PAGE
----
Tuesday, August 24, 2010

P4E.174 Now What? - Part 4

In Now What? - Part 3, I said that I have a problem with the current church/Christian culture because of its instruction to ignore feelings. The Fact Faith Feeling train illustration is the graphic equivalent. What I think the church culture is trying to convey with the Fact Faith Feeling train is that we mustn't allow our feelings to shape or shake our faith. The feelings brought about by our circumstances are trumped by the fact of God's sovereignty and His Word.

I really have a hard time with this train of thought (pun intended). It is counterproductive and dismissive of a whole area of our lives that is so important to our spiritual walk. This type of thinking is what hinders so many Christians from moving forward in their relationship with Christ, with others, and with themselves. Yes, I can robotically say to myself, "I will not pay any attention to my feelings" and will "choose to run to the cross" and "believe by faith in God's word" or I can try to examine why I'm feeling what I'm feeling and get to the root of my doubts and fears and CHANGE to become the person that God wants me to be.

If you lump all feelings together and dismiss them, then what do you do with positive feelings? You can't dismiss the negative ones and embrace the positive ones. Can't every one of the fruit of the Spirit listed in Galatians 5 be considered an emotion or feeling? God made us to feel and all of our feelings, positive and negative, give us an indication of where we're at in relation to God.

I recently heard a pastor tell his Believing congregation that their hearts were "wicked, deceitful and not to be trusted." If my Believing heart feels and shares love, joy, peace, patience, kindness, goodness, faithfulness, gentleness and self-control is it wicked, deceitful and not to be trusted?

We get in trouble when we just "pretend" we don't feel the way we do. The church culture would tell us that we have little control over feelings that circumstances bring about, as though we cannot exhibit self-control (a fruit of the Spirit) over our own feelings. Some say "what we feel is not who we are." This is dismissive of our feelings. The same people also say "our emotional life is not the same as our spiritual life." It's counterproductive to disconnect our feelings and emotions from our spiritual state. Our feelings/emotions are a good, reliable gauge as to where we are spiritually. We should not dismiss them. Ken Nair, author, lecturer and marriage counselor says that "emotions are the voice of the human spirit." Scripture says that "God is Spirit" and those who would worship Him must worship Him "in spirit and in truth."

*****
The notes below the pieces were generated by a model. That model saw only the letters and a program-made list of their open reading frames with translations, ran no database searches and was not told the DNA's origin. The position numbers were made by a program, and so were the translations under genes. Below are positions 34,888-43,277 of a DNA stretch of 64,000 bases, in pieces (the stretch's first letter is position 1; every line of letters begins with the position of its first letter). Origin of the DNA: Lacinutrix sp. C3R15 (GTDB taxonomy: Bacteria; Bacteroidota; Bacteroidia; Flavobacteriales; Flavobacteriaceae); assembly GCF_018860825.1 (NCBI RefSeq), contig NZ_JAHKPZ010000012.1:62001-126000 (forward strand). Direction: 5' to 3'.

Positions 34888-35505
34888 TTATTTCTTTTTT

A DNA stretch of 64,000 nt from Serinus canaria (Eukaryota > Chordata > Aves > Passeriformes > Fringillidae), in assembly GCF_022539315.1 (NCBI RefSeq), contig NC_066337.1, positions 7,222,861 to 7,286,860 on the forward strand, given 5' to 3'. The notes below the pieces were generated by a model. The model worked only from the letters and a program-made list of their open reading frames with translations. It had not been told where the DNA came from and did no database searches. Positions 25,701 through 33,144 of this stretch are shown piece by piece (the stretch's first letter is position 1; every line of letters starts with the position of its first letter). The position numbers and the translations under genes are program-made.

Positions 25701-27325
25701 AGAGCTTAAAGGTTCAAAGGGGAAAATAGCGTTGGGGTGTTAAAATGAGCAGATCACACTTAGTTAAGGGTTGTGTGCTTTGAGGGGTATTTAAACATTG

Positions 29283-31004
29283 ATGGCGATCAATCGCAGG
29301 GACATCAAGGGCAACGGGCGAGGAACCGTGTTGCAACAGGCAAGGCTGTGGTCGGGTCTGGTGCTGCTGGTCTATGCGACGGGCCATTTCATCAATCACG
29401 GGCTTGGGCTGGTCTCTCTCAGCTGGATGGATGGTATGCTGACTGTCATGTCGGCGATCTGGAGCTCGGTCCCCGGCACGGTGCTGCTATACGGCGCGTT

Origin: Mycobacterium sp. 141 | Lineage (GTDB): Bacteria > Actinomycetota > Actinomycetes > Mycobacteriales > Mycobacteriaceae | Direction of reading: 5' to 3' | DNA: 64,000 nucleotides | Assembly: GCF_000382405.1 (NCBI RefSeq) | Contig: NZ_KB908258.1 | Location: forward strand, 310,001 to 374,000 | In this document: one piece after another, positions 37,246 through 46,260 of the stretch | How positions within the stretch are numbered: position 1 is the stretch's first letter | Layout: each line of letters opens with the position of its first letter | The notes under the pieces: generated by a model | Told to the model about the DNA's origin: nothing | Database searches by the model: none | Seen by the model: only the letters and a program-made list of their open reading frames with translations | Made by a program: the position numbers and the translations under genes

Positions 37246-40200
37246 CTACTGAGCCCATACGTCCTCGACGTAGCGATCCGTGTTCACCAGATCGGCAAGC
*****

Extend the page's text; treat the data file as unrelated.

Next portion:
On a day-to-day basis, then, we have to overcome our fear of feelings, to embrace them as an indication of where we are in relationship to God, others and ourselves. If we find ourselves in a bad place, our feelings will let us know that we need to move from there. If we have "fruit of the Spirit" feelings, then we know we're in a good place and can stay. Ken Nair says that if we become more aware of our own spirits, then we can ask ourselves if Jesus ever felt what we are feeling (and thereby connect with Him in a remarkable way). We can empathize with others when they tell us how they are feeling. We can ask if we've ever made another person feel what we're feeling. More to come...

1 comment:

  1. What if we thought of all of our feelings as God given neutral? What if we didn't think of feelings as positive or negative? Feelings are not facts. They just are a part of us as humans. God given all. Anger can be good to propel us forward toward change.
    Lust is the tricky one.
    Like 6:45 Out of the heart the mouth speaks.
    I enjoy your blog! Thanks for the thought provoking questions.